Since I am a relational person, it always hurts me to see a relationship come to an end. It is difficult to watch, and even more difficult to live through. Nowhere does this hurt more than when a marriage is ending, and especially when kids are involved. As a family, you have shared many memories and created a life together. Those most seriously affected are children caught in the middle of the breakdown of the marriage relationship. I know there are times people just simply cannot work through their issues with each other. However, whether mom and dad stay together or not, they will always have to co-parent. The measure by which parents do this well will determine how much help the kids will receive to get through the transition with as little disruption of their lives as possible.
There are five keys to help parents navigate this difficult time with their kids and to minimize the negative impact. Remember, although you can minimize, there is no way to remove the impact on your kids; it will be the most difficult time of their young lives. Even adult children suffer through the breakup of their parents’ marriage.
- Honour One Another – Don’t let your pain be your kids’ pain. You must find a way to honour the other parent who may have hurt you deeply. It may be difficult to find something for which to honour them. However, if you dishonour them in front of your kids, you will develop a dishonouring attitude in your kids that could one day be turned towards you. Even when you are hurting, you can honour the role their dad or mom has as a dad or mom. In other words, honour the position of father or mother. Far too often I see one parent trying to hurt the other by withholding the kids from the other. This not only hurts the ex, but it hurts the children more because children cannot emotionally process the absence of a parent. By choosing honour, you will raise honourable children.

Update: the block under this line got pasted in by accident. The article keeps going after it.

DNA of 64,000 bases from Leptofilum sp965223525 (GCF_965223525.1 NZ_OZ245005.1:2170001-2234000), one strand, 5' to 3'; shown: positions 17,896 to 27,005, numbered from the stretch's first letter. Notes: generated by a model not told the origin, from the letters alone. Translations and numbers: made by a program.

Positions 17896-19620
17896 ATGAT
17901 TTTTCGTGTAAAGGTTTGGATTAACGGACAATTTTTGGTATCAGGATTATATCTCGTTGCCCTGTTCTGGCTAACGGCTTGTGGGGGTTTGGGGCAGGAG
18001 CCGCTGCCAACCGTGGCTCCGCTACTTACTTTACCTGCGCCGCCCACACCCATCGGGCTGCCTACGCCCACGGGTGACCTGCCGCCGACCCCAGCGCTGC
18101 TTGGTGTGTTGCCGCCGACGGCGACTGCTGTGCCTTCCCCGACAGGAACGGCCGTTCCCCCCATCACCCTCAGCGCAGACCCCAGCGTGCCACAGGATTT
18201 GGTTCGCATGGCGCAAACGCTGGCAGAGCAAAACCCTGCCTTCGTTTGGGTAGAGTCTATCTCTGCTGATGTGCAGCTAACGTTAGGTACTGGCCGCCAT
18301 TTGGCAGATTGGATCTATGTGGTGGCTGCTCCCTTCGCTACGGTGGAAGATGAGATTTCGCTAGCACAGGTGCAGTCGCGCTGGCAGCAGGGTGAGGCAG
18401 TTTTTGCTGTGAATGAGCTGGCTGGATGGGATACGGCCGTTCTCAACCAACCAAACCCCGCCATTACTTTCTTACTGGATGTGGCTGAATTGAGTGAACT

- Speak Well of One Another – What is in your heart always finds its way to your mouth. It is important to speak well of the other, even when you don’t FEEL that way. It is all too easy to begin to speak badly of one who has hurt us. Words have the power of life and death. When you use them to express your pain, you not only kill the heart of the person to whom they are directed, but it also affects everyone around you. This is especially true for your kids. Never underestimate how much they hear when you are speaking to or about your ex. I know it is important to vent, but find someone to talk with in private. Too many parents vent to their kids about the other parent simply because they are there. This is extremely damaging to their hearts and minds. Kids tell me, “My mommy and daddy hate each other.” When I ask why they think that, they say, “Because they say it all the time.” The bottom line is if you speak highly of their other parent, your kids will speak highly of you.
- Accommodate One Another – Life was busy before you separated; it is going to get even more hectic after. The struggle is real. In addition to working through the emotions, your schedules just doubled up. The best thing you can do for each other and the kids is to be accommodating of one another. It is very important to find a new rhythm that supports the kids within the new reality. The more seamless and consistent you can work through schedules, the more stability you will provide for your kids. The number one thing kids need to thrive is stability, especially through a family break-up. So every time you show flexibility, it speaks to the kids of safety and security. Remember, you are also accommodating your kids and when you do that, they will return the favour when it’s needed most.